Life is Precious

Source: Alamy/The Guardian

Source: Alamy

It may be a painful experience overall, and it maybe overrated, but there are certain things about life which make it so precious.

One of the reasons life is precious is precisely because of that painful experience.

What makes life so precious is your time with your loved ones. And there is not a second of which I would want to trade with anything, especially death.

But just when you start taking it for granted, and especially come close to taking it away, you realize how precious life is.

 

Yes, indeed, I want to live.

For every single second that I can be with those I love.

 

Farewell Tribute To Cameron Munter

Source: US State Department

While it sounds rather ridiculous for commoners to be interested in the office of diplomats, I mean what and who comes and goes, there are certain individuals that come across in this profession every now and then which are hard to ignore. One such person has been Ambassador Cameron Munter who has served in Islamabad from October 6, 2010 until he announced his early resignation on May 7, 2012 and left for the United States on July 24, 2012. Charge d’ affaires Richard Hoagland is performing stand-in duties for him.

Now I write this as a Pakistani national and someone who at least aspires to be if not is a citizen of the world. But even regardless of these viewpoints, I see the term of Ambassador Munter, a Californian who loves desi food, in Pakistan rather charming. I know it has been a while since he gave up his position, which happened in July 2012 actually, and this post has been overdue as I have been looking to write about it ever since.

I have observed Ambassador Munter to be by far the most interactive, publicly outreaching and friendly American ambassador in my living memory. The rest of them were either too dull or too cruel or too quiet in public. Of course, they all must have been heard loud and clear in the offices of Pakistani decision makers. Even if there were other ambassadors who had been as much active, certainly no one would have been so much outspoken and accessible to the media.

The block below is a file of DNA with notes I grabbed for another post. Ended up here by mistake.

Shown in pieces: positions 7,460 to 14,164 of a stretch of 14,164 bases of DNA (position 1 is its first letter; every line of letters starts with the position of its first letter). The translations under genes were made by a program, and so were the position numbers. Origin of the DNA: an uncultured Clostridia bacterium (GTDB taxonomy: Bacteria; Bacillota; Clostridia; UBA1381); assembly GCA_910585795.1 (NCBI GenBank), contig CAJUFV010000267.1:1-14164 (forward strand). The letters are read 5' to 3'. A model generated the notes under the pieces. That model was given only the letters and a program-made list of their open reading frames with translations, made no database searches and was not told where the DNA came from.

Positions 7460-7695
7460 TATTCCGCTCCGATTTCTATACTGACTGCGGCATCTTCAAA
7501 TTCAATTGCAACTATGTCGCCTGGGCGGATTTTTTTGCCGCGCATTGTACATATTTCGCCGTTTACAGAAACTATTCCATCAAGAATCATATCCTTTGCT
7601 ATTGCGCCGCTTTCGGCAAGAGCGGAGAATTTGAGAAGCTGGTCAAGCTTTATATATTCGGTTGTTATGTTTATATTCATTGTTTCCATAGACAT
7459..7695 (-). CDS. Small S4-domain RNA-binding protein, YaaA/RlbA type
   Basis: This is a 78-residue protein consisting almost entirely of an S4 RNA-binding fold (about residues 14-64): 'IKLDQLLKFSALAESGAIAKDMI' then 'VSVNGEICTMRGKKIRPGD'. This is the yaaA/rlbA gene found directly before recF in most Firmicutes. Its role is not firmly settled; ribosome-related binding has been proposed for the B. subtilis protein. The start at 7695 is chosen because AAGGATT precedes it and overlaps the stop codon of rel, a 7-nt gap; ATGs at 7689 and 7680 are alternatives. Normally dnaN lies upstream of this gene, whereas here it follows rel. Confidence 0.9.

This is important because his term in Islamabad was marked by one of the most turbulent events in the history of Pakistan-US relations, especially due to the US Navy SEALs raid on Abottabad to assassinate Osama Bin Laden, the secret memo affair, the Raymond Davis killings and the continued drone strikes in the tribal areas, which have become a trademark of the Obama administration warfare.

Not to mention the NATO attack on Pakistan Army Salala checkpost on the Afghan border on November 26, 2011. I recall Munter appearing frequently in popular Pakistani talk shows and expressing his regret over the unfortunate incident while still not using the word “apologize”, which was clearly deliberate, with great emphasis. Tough job. We witnessed that thin line between being sorry and apologizing. Such is the nature of US-Pakistan diplomatic relations.

As a matter of fact, he handled affairs in one of the toughest conditions that a diplomat could ask for, when anti-American sentiment in Pakistan was on the rise. Similar difficulties were faced by his Pakistani counterpart Hussain Haqqani. Here is Munter’s last appearance on Pakistani TV.

Pakistani media had actually been hailing Munter for leaving his office for being disturbed at the continued drone strikes and avoiding an apology for Salala despite the public outrage in Pakistan, which is denied by the US Embassy in Islamabad as he is said to have stepped down for personal reasons, but there has been consistent rumor about that in the media throughout the latter part of his term. Even foreign media reported it, which really makes you wonder about its validity because usually you can safely consider what the State Department is telling you to be lies unless it is about attacking some country.

I am not sure how much a diplomat should be involved with his assignment emotionally, especially when it comes to the military objectives of a campaign, and we are not even sure if Munter was, but I can acknowledge that Munter was apparently more human and more humane of any of the US ambassadors that I have noticed. His public relations were at least, and that is what matters at the end of the day. The general public is least bothered about what goes on behind closed doors.

However, I am not sure if it is necessarily a good thing for a diplomat. I guess in the ruthless and Machiavellian world of diplomacy, you need to focus on your interests and objectives and get the cold hearted kill and go on your own way. I do not doubt Munter’s abilities as a diplomat a bit, but then again there is no reason to believe that he succumbed to his emotions at any time.